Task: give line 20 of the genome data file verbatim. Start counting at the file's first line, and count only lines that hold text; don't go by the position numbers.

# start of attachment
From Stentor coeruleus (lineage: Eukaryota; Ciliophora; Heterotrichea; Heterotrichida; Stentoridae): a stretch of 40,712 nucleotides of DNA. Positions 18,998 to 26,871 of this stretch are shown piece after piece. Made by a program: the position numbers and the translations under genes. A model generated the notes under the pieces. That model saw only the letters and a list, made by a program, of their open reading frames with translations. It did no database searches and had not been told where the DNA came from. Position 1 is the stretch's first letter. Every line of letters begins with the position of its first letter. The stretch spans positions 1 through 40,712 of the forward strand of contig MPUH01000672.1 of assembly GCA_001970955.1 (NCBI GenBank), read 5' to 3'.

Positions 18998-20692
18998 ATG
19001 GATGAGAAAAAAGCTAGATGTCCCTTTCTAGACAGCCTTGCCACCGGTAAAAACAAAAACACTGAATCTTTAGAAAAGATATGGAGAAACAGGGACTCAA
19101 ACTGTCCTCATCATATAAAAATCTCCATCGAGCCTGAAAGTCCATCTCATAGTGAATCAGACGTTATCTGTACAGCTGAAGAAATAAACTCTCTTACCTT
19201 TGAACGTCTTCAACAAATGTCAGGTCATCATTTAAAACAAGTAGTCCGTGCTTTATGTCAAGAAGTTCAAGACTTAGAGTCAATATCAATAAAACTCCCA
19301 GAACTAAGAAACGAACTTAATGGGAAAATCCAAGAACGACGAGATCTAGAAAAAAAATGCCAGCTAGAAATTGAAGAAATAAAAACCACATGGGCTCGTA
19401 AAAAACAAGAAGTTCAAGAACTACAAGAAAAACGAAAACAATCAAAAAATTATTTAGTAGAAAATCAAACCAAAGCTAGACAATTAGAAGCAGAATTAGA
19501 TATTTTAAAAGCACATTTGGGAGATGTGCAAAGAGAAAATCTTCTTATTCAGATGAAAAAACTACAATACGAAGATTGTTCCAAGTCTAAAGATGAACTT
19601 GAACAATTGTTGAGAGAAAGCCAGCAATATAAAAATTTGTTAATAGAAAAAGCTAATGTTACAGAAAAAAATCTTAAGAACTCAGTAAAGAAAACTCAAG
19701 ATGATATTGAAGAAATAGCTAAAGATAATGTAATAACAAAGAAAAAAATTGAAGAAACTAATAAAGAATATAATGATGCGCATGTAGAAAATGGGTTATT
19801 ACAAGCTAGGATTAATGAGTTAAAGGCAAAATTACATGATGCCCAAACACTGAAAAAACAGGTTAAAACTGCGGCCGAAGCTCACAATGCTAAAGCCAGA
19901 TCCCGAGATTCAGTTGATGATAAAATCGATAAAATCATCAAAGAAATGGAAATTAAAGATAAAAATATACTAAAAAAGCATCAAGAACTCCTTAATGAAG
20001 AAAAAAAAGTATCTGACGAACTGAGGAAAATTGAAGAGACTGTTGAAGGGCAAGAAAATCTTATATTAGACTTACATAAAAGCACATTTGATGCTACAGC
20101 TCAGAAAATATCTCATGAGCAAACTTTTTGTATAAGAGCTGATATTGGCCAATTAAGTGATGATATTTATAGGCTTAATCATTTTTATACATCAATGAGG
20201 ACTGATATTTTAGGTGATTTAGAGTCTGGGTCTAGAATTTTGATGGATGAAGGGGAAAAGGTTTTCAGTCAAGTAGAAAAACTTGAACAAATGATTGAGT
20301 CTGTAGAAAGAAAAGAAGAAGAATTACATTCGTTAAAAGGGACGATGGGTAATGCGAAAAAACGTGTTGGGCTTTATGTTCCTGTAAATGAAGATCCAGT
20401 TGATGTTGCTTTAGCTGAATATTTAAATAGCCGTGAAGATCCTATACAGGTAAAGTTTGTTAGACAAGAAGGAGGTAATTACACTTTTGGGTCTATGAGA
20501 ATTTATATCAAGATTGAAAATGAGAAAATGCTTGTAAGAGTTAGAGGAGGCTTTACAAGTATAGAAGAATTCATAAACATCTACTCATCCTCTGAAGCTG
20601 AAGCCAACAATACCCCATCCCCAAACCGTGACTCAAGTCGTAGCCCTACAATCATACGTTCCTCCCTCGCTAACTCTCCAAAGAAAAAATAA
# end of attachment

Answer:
20601 AAGCCAACAATACCCCATCCCCAAACCGTGACTCAAGTCGTAGCCCTACAATCATACGTTCCTCCCTCGCTAACTCTCCAAAGAAAAAATAA